It’s for his intricately stitched pieces – often from memory or imagination – that Craske is celebrated and his work can be found in galleries and collections including across Norfolk Museums Service and Aldeburgh Music.
At the heart of the charming Gainsborough’s House garden you will find a huge and venerable mulberry tree: quite spectacular with its spreading, giant boughs now propped by tree stumps.
The tree dates back to well before the birth of Thomas Gainsborough: it was planted in the early 1600s during the reign of James I, who encouraged the planting of mulberry trees with the idea of establishing a silk producing industry. Silk weaving took off in Sudbury (as explored in the previous 365 item, Sudbury Silk) but not silk producing, and this tree is now the well-tended producer of fruit from which jam is made once a year.
Young Gainsborough would have spent many happy hours in the company of the tree, and visitors to his childhood home are delighted and moved to make contact with this link to his past.
As with so many wonderful things, The Electric Picture Palace comes as a complete surprise.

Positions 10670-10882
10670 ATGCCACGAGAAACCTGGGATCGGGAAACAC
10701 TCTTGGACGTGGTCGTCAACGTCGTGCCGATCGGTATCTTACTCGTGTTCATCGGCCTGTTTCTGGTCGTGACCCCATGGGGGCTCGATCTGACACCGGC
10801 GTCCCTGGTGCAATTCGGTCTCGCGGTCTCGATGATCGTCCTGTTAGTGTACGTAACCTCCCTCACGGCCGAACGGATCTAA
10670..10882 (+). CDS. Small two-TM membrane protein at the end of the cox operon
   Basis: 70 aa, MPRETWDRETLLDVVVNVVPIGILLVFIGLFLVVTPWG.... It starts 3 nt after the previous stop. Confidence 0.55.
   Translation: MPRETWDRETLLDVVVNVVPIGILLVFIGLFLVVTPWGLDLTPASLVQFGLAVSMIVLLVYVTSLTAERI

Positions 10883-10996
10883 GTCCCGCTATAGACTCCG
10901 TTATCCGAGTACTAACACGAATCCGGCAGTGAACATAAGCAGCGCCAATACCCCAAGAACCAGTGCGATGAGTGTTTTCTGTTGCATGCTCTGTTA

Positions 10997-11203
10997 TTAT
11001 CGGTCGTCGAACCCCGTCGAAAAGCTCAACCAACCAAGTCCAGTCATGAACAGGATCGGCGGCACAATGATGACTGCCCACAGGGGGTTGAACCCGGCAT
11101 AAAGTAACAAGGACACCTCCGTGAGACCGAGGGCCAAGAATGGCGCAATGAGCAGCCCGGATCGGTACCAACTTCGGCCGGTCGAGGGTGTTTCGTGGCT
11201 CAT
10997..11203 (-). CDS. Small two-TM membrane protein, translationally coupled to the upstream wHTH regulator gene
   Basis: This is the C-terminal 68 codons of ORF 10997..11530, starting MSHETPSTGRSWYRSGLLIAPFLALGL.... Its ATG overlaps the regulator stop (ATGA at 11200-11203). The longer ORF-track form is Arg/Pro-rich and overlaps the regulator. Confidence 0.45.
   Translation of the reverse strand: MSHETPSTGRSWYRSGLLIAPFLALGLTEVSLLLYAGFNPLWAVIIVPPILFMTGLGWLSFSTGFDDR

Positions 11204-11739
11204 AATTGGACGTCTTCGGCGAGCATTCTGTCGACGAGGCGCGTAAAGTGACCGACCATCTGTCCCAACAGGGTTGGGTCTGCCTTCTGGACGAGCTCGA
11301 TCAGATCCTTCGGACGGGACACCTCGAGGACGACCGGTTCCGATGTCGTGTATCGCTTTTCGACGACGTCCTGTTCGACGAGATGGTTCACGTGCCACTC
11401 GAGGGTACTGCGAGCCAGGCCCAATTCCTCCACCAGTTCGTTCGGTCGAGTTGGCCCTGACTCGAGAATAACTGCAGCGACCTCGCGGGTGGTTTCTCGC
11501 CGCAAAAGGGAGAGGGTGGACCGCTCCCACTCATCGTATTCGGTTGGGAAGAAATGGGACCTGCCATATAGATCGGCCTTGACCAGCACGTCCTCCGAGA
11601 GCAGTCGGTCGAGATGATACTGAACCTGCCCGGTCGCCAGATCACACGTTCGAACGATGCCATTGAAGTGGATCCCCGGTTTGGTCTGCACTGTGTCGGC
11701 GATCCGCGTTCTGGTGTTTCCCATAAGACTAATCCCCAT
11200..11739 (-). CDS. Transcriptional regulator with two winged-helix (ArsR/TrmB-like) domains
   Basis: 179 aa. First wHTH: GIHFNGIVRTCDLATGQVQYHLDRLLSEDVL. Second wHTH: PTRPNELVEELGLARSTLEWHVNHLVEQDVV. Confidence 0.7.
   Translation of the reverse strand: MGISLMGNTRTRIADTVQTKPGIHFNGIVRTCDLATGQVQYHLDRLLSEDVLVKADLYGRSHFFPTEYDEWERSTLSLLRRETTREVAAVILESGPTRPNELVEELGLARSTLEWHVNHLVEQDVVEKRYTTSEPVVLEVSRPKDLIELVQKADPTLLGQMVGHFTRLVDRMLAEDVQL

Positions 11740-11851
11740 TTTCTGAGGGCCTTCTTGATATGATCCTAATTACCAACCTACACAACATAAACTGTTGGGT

The building on Blackmill Road, Southwold, was once a garage and a cart shed. Not something you’d necessarily realise from its ornate exterior and lush interior, complete with rising cinema organ. Michael Palin cut the ribbon to this cherished institution back in 2002, blessing it with warm well wishes “May your screen bring joy and your organ continue to rise!”
In 2015, the cinema was proud to announce the installation of a Royal Box which raised seating capacity from a cosy 68 to a positively snuggly 70.
Architect John Bennett is behind this, and you can’t just buy a ticket – you need to join the Southwold Film Society. Probably a good addition to your memberships.
Willy Lott’s House in Flatford features in one of Constable’s best loved paintings, ‘The Hay Wain’.
In the early 1900s, when there was a revival of interest in John Constable, the house was renovated and renamed Willy Lott’s House. This was clearly a term of fondness: Willy Lott was a good friend of the Constable family, and it is rumoured that he only ever spent four nights out of his 84-year life away from home.
If you want to experience the life that Willy Lott enjoyed, the cottage provides dormitories for those on residential Field Studies Council (FSC) courses. Visitors can also see inside the building on National Trust tours.